OBJECTIVE: We explored patients' experiences of using Internet-based self-management support for low back pain (LBP) in primary care, with and without physiotherapist telephone guidance.
DESIGN: Exploratory descriptive qualitative study using thematic analysis, nested within a randomized feasibility trial.
METHODS: Patients with LBP who participated in a feasibility trial of the SupportBack Internet intervention (ISRCTN: 31034004) were invited to take part in semistructured telephone interviews after the three-month intervention period (a convenience sample from within the trial population). Fifteen participants took part (age range = 36-87 years, 66.7% female, characteristics representative of the trial population). Data were analyzed thematically.
RESULTS: Analysis resulted in the development of six themes (subthemes in parentheses): Perceptions of SupportBack's design (Clarity and ease of use, Variety and range of information provided, Need for specificity and flexibility), Engaging with the SupportBack intervention, Promoting positive thought processes (Reassurance, Awareness of self-management), Managing behavior with SupportBack (Motivation and goal setting, Using activity as a pain management strategy, Preferences for walking or gentle back exercises), Feeling supported by telephone physiotherapists (Provision of reassurances and clarity, Physiotherapists are motivating), Severity and comorbidity as barriers (Preexisting condition or severity acting as a barrier, Less useful for mild low back pain).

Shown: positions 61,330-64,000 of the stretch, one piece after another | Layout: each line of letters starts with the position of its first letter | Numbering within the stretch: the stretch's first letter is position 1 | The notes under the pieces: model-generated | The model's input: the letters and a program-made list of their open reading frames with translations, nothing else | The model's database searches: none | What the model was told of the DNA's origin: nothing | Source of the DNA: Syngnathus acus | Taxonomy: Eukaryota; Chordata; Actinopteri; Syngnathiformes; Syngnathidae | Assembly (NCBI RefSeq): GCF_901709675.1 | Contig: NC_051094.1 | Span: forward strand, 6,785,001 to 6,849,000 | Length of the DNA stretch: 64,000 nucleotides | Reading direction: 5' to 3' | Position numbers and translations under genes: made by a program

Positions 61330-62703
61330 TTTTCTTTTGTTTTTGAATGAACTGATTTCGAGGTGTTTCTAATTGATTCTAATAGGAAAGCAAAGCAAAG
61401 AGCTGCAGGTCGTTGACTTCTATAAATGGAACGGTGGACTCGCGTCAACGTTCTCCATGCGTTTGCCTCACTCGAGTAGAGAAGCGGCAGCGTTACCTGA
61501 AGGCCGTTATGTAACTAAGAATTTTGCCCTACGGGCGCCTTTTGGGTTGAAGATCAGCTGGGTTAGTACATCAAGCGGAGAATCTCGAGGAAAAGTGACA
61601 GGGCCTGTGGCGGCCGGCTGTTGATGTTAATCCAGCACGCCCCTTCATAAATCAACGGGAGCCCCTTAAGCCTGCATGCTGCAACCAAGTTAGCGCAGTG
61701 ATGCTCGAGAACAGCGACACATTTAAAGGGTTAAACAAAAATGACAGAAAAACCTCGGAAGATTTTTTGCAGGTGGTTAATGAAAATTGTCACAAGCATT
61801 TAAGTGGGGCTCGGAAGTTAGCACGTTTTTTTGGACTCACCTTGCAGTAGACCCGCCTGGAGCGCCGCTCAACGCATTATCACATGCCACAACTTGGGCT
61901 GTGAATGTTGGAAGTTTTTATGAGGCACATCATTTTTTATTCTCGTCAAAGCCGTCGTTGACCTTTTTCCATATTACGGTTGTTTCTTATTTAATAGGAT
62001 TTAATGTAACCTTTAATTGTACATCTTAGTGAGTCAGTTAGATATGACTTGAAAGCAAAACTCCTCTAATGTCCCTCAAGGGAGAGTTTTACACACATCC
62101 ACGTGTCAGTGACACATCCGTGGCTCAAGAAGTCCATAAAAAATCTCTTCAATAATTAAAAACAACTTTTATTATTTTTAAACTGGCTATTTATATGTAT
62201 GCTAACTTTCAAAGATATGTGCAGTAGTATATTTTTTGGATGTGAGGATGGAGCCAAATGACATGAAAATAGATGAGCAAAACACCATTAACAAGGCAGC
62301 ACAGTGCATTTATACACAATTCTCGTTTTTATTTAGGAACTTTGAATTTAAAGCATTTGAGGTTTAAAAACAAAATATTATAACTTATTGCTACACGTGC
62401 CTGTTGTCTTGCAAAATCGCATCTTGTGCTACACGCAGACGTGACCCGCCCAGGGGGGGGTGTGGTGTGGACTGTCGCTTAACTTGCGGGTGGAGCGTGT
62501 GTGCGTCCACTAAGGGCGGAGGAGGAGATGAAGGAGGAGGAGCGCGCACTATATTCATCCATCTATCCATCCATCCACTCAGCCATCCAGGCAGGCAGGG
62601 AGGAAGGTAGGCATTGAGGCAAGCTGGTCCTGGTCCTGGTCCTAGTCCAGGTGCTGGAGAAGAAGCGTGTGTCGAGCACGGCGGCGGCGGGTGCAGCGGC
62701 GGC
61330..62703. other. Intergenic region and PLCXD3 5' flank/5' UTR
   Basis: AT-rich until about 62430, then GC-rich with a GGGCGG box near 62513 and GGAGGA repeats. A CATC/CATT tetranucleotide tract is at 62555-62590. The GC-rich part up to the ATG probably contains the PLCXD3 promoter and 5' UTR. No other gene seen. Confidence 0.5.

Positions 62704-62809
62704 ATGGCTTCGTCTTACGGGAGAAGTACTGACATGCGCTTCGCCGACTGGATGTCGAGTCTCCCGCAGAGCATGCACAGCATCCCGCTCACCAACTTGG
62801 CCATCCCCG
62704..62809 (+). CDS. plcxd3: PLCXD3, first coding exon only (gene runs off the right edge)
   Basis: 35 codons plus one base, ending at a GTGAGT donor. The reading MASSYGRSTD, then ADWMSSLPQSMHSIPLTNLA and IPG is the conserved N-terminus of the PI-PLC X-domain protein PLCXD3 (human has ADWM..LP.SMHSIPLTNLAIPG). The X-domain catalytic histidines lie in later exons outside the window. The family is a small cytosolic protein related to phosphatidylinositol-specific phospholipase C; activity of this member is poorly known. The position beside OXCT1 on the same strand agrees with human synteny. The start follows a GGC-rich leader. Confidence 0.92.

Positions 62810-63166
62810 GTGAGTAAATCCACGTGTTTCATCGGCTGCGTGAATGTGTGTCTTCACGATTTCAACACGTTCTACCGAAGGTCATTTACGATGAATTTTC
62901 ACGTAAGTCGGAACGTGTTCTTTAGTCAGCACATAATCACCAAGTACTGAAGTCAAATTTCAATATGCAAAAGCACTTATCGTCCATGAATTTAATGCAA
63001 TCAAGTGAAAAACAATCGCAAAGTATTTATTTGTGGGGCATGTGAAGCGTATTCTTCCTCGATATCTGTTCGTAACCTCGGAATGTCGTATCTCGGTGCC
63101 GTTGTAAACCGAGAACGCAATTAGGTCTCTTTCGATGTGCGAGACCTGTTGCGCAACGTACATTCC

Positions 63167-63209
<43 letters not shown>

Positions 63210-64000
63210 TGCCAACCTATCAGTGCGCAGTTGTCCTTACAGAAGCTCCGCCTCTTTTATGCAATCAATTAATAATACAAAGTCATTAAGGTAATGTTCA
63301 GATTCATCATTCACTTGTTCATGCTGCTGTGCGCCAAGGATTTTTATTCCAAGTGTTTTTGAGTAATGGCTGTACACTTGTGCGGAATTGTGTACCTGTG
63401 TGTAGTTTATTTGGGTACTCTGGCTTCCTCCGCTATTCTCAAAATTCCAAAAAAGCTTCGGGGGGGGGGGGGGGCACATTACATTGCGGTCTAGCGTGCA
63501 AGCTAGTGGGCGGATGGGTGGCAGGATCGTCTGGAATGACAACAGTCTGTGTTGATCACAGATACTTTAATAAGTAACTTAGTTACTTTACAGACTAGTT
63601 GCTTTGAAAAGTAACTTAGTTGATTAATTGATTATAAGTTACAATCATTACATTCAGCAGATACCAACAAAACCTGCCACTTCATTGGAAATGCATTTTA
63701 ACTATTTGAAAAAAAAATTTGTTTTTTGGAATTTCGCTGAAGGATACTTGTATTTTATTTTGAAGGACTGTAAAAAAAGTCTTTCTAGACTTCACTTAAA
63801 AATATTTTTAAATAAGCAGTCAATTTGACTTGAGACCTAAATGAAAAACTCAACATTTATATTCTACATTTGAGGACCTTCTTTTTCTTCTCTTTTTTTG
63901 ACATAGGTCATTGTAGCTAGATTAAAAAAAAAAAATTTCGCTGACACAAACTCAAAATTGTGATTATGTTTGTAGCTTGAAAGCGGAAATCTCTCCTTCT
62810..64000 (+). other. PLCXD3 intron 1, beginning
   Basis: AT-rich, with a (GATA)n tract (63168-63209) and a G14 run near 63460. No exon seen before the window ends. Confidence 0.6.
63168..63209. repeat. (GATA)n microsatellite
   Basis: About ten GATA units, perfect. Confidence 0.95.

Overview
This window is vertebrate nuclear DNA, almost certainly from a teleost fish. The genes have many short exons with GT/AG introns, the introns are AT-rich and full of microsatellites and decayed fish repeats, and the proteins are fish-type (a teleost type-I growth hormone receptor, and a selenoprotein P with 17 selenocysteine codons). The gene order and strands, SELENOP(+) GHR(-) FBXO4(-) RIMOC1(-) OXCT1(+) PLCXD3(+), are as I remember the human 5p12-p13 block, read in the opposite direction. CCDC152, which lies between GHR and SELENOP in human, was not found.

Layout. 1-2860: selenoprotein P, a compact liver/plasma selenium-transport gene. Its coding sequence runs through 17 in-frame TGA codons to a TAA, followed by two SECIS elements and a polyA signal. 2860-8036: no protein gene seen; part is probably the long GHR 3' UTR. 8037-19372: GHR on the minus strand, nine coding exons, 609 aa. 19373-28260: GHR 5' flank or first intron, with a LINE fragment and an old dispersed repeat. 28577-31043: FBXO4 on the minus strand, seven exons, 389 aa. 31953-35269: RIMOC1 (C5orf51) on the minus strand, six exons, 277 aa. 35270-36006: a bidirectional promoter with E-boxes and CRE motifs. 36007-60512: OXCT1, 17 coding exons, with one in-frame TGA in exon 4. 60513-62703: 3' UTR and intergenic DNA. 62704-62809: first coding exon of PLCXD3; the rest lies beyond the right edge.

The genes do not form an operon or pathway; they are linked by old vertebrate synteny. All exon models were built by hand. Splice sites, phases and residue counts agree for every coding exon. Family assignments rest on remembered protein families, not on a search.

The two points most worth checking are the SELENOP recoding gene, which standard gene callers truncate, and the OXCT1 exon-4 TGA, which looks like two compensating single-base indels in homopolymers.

CONCLUSIONS: The Internet intervention SupportBack appeared to feasibly support self-management of LBP. Reassurance and ongoing support to implement behavioral changes were central to reported benefits. The addition of physiotherapist telephone support further enhanced the patient experience and the potential utility of the intervention.
Bibliographical noteThe acceptance date for this record is provisional and based upon the month of publication for the article.
- Physical and Mental Health
- Digital Health